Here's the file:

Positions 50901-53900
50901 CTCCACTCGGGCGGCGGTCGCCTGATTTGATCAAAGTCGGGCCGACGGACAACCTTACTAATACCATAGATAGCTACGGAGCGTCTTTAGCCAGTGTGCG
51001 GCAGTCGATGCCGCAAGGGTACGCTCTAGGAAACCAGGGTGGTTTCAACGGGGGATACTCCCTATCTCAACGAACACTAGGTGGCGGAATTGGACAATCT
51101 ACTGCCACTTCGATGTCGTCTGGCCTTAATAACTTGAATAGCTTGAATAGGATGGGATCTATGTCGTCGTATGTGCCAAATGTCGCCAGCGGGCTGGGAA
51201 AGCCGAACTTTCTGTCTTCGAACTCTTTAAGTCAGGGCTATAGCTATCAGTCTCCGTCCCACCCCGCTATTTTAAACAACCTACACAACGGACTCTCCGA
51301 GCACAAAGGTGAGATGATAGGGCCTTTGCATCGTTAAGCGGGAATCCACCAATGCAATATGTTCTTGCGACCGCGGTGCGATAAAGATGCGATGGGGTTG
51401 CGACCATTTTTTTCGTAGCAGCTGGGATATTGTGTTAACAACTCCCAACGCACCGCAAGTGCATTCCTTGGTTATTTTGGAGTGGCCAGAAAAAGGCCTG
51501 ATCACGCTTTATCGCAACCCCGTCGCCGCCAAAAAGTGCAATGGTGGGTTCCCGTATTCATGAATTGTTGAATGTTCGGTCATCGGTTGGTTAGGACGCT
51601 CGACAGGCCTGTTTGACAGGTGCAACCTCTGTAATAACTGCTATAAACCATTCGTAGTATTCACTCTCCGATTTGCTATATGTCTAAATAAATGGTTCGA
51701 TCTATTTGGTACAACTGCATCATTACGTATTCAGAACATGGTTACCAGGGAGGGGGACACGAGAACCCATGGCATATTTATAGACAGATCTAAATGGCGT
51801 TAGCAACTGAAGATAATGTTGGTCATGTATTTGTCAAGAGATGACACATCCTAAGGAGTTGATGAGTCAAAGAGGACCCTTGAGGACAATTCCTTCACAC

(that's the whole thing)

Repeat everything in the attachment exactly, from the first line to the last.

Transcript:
Positions 50901-53900
50901 CTCCACTCGGGCGGCGGTCGCCTGATTTGATCAAAGTCGGGCCGACGGACAACCTTACTAATACCATAGATAGCTACGGAGCGTCTTTAGCCAGTGTGCG
51001 GCAGTCGATGCCGCAAGGGTACGCTCTAGGAAACCAGGGTGGTTTCAACGGGGGATACTCCCTATCTCAACGAACACTAGGTGGCGGAATTGGACAATCT
51101 ACTGCCACTTCGATGTCGTCTGGCCTTAATAACTTGAATAGCTTGAATAGGATGGGATCTATGTCGTCGTATGTGCCAAATGTCGCCAGCGGGCTGGGAA
51201 AGCCGAACTTTCTGTCTTCGAACTCTTTAAGTCAGGGCTATAGCTATCAGTCTCCGTCCCACCCCGCTATTTTAAACAACCTACACAACGGACTCTCCGA
51301 GCACAAAGGTGAGATGATAGGGCCTTTGCATCGTTAAGCGGGAATCCACCAATGCAATATGTTCTTGCGACCGCGGTGCGATAAAGATGCGATGGGGTTG
51401 CGACCATTTTTTTCGTAGCAGCTGGGATATTGTGTTAACAACTCCCAACGCACCGCAAGTGCATTCCTTGGTTATTTTGGAGTGGCCAGAAAAAGGCCTG
51501 ATCACGCTTTATCGCAACCCCGTCGCCGCCAAAAAGTGCAATGGTGGGTTCCCGTATTCATGAATTGTTGAATGTTCGGTCATCGGTTGGTTAGGACGCT
51601 CGACAGGCCTGTTTGACAGGTGCAACCTCTGTAATAACTGCTATAAACCATTCGTAGTATTCACTCTCCGATTTGCTATATGTCTAAATAAATGGTTCGA
51701 TCTATTTGGTACAACTGCATCATTACGTATTCAGAACATGGTTACCAGGGAGGGGGACACGAGAACCCATGGCATATTTATAGACAGATCTAAATGGCGT
51801 TAGCAACTGAAGATAATGTTGGTCATGTATTTGTCAAGAGATGACACATCCTAAGGAGTTGATGAGTCAAAGAGGACCCTTGAGGACAATTCCTTCACAC